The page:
Robert Boog

Shakey's Madness: Does a Mental Disorder Reveal the “Real” William Shakespeare

Everyone still remembers March of 2020 and the Coronavirus pandemic, right? California was shutdown like Blockbuster Video, and while spending time researching watching daytime TV, I noticed several ads promoting, “Latuda”. What is Latuda used for? I wondered. Why so many commercials? And most important, how much does it cost? The answer, the drug costs around $1,500 for a 30-day supply. What is Latuda? It is a medication like Lithium and it is used to treat people with bipolar disorder.
A little later that same day, I happened to be doom-scrolling on Twitter, and I saw a video of the actor Sir Patrick Stewart reading a Shakespeare sonnet. After listening to the woe and despair of the “real” author, I joked, “Wow. It sounds like old Shakey could have used Latuda!”
Then I realized: what if it were true? What if it was not a joke? What if the “real” author of the Shakespeare canon DID need Latuda? What if he exhibited signs of bipolar disorder in his plays, sonnets and poems? Would not this mental disorder be like the “smoking gun” proving who was the “real” author of Shakespeare once and for all? Currently bipolar disorder affects about 2.6% of the population in the USA, but back in the time of Shakespeare it might have been lower. Let's say it was only 1% of the population in the 1500–1600's. That means 99% of the population did NOT have bipolar disorder!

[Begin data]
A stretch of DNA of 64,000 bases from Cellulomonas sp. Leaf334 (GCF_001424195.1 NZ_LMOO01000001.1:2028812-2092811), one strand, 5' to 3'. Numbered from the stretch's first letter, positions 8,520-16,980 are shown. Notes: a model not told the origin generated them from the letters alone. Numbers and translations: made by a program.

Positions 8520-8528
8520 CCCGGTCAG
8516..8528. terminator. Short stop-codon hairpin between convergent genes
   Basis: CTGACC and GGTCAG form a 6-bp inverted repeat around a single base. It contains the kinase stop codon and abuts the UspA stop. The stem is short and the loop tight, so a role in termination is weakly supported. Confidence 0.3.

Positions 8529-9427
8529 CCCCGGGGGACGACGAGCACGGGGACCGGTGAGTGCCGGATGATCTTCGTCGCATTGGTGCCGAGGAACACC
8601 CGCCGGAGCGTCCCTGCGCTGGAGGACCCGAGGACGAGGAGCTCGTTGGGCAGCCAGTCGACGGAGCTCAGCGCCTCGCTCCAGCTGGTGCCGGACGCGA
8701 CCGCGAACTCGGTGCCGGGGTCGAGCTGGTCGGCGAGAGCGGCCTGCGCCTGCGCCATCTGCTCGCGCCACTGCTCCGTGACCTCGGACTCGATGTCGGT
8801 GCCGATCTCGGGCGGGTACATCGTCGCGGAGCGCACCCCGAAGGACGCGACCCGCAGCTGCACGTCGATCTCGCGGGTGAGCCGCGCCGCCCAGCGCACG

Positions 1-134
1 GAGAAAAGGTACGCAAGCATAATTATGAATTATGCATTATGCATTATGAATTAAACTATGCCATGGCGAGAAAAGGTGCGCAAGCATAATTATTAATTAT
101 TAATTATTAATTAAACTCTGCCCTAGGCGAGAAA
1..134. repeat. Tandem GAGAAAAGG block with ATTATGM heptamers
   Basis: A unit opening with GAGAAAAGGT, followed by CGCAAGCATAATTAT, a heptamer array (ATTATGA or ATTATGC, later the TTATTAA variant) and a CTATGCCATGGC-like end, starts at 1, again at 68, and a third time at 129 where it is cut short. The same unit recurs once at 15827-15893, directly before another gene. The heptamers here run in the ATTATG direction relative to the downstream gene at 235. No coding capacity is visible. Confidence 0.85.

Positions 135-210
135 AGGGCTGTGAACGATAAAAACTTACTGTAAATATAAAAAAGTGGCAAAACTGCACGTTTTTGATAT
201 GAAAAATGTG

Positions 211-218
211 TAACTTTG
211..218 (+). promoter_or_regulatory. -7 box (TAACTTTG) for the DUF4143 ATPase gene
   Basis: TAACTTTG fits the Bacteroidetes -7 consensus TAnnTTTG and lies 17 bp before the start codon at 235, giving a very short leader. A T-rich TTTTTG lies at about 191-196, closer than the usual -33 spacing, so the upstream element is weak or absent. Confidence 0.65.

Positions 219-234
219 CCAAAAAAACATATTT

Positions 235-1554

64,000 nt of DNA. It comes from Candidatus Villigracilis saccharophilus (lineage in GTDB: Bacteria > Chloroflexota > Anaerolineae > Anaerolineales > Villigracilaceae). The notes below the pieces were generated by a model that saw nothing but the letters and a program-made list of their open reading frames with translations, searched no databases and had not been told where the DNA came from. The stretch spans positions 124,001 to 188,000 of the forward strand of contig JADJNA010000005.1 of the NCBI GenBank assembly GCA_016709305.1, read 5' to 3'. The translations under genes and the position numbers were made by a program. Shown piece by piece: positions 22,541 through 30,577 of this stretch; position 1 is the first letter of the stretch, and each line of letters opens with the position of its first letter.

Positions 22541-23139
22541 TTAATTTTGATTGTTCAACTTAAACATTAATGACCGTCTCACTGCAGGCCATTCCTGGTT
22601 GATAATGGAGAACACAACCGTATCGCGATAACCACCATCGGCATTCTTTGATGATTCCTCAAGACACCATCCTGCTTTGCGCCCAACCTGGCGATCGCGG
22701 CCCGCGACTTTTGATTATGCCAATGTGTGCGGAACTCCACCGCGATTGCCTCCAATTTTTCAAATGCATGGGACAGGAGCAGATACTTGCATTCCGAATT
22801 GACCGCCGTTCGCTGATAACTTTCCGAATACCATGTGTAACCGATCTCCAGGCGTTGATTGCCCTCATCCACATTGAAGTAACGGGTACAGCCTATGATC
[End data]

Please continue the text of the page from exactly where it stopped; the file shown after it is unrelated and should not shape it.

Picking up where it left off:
So that is what “Shakey's Madness” is about: first looking for someone who showed symptoms of bipolar affective disorder. Matching that person up with the symptoms found in the plays, sonnets and poems of the “real” author.
Here is what Shakey's Madness hopes to answer:
1.    Why did he do it? If the “real” author was a nobleman, why would he give away his masterpieces to a commoner?
2.    If William Shakespeare acted as a front for a nobleman, wouldn't there need to be a massive conspiracy to hide the secret?
3.    Is there proof in the author's style, brilliance and personal imprimatur?
Here is what people who have read «Shakey's Madness» have said:
·       I thought Shakespeare was old and boring, but this book is remarkably interesting, and I could not put it down.·       Well-written with a lot of factual information to back up the claims which is great!  “Even if I may not totally buy what you are selling, you did a good job presenting your argument and I appreciated the kindness you showed to people with BD. My aunt has BD.” “I loved your college story of rewriting Shakespeare's Sonnet 116 and then getting a note to see your instructor. My heart was pounding reading it! LOL”
162 printed pages
Original publication



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